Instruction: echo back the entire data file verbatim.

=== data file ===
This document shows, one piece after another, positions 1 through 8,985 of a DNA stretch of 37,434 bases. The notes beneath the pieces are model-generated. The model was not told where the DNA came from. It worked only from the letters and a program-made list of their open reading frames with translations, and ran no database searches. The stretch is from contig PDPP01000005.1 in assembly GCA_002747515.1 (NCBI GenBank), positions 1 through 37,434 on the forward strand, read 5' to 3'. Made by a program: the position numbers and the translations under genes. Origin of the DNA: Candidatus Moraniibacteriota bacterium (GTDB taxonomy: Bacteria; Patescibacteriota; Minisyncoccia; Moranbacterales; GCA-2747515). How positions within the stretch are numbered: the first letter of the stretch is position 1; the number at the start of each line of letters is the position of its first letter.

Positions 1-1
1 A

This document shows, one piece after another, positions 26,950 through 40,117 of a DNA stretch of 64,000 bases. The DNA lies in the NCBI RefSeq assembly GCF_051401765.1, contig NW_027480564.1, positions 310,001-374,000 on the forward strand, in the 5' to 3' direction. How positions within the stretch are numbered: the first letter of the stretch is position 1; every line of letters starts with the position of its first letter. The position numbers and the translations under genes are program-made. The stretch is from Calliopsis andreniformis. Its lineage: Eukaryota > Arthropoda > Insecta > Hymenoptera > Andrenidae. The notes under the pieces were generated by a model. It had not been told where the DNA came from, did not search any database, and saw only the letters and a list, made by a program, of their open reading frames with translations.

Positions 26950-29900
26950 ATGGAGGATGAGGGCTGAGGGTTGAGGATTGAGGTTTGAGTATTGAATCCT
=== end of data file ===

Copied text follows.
This document shows, one piece after another, positions 1 through 8,985 of a DNA stretch of 37,434 bases. The notes beneath the pieces are model-generated. The model was not told where the DNA came from. It worked only from the letters and a program-made list of their open reading frames with translations, and ran no database searches. The stretch is from contig PDPP01000005.1 in assembly GCA_002747515.1 (NCBI GenBank), positions 1 through 37,434 on the forward strand, read 5' to 3'. Made by a program: the position numbers and the translations under genes. Origin of the DNA: Candidatus Moraniibacteriota bacterium (GTDB taxonomy: Bacteria; Patescibacteriota; Minisyncoccia; Moranbacterales; GCA-2747515). How positions within the stretch are numbered: the first letter of the stretch is position 1; the number at the start of each line of letters is the position of its first letter.

Positions 1-1
1 A

This document shows, one piece after another, positions 26,950 through 40,117 of a DNA stretch of 64,000 bases. The DNA lies in the NCBI RefSeq assembly GCF_051401765.1, contig NW_027480564.1, positions 310,001-374,000 on the forward strand, in the 5' to 3' direction. How positions within the stretch are numbered: the first letter of the stretch is position 1; every line of letters starts with the position of its first letter. The position numbers and the translations under genes are program-made. The stretch is from Calliopsis andreniformis. Its lineage: Eukaryota > Arthropoda > Insecta > Hymenoptera > Andrenidae. The notes under the pieces were generated by a model. It had not been told where the DNA came from, did not search any database, and saw only the letters and a list, made by a program, of their open reading frames with translations.

Positions 26950-29900
26950 ATGGAGGATGAGGGCTGAGGGTTGAGGATTGAGGTTTGAGTATTGAATCCT